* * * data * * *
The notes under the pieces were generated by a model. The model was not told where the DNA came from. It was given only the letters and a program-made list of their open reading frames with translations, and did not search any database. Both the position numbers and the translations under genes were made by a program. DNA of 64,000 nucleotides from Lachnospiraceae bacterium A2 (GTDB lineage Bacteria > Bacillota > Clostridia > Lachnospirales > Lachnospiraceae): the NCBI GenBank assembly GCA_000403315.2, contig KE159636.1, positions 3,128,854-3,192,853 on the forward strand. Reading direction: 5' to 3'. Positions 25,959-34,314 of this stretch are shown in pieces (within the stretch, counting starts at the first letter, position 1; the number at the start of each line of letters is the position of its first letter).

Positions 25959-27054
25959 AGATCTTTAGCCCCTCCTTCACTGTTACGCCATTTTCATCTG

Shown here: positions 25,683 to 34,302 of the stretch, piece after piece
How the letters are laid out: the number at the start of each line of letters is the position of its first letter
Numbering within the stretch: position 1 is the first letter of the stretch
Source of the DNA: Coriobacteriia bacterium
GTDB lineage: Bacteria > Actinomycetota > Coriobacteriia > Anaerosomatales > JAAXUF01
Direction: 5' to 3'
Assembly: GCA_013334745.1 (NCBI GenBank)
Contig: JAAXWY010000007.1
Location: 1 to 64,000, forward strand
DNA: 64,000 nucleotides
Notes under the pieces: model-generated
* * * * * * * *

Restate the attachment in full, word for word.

The notes under the pieces were generated by a model. The model was not told where the DNA came from. It was given only the letters and a program-made list of their open reading frames with translations, and did not search any database. Both the position numbers and the translations under genes were made by a program. DNA of 64,000 nucleotides from Lachnospiraceae bacterium A2 (GTDB lineage Bacteria > Bacillota > Clostridia > Lachnospirales > Lachnospiraceae): the NCBI GenBank assembly GCA_000403315.2, contig KE159636.1, positions 3,128,854-3,192,853 on the forward strand. Reading direction: 5' to 3'. Positions 25,959-34,314 of this stretch are shown in pieces (within the stretch, counting starts at the first letter, position 1; the number at the start of each line of letters is the position of its first letter).

Positions 25959-27054
25959 AGATCTTTAGCCCCTCCTTCACTGTTACGCCATTTTCATCTG

Shown here: positions 25,683 to 34,302 of the stretch, piece after piece
How the letters are laid out: the number at the start of each line of letters is the position of its first letter
Numbering within the stretch: position 1 is the first letter of the stretch
Source of the DNA: Coriobacteriia bacterium
GTDB lineage: Bacteria > Actinomycetota > Coriobacteriia > Anaerosomatales > JAAXUF01
Direction: 5' to 3'
Assembly: GCA_013334745.1 (NCBI GenBank)
Contig: JAAXWY010000007.1
Location: 1 to 64,000, forward strand
DNA: 64,000 nucleotides
Notes under the pieces: model-generated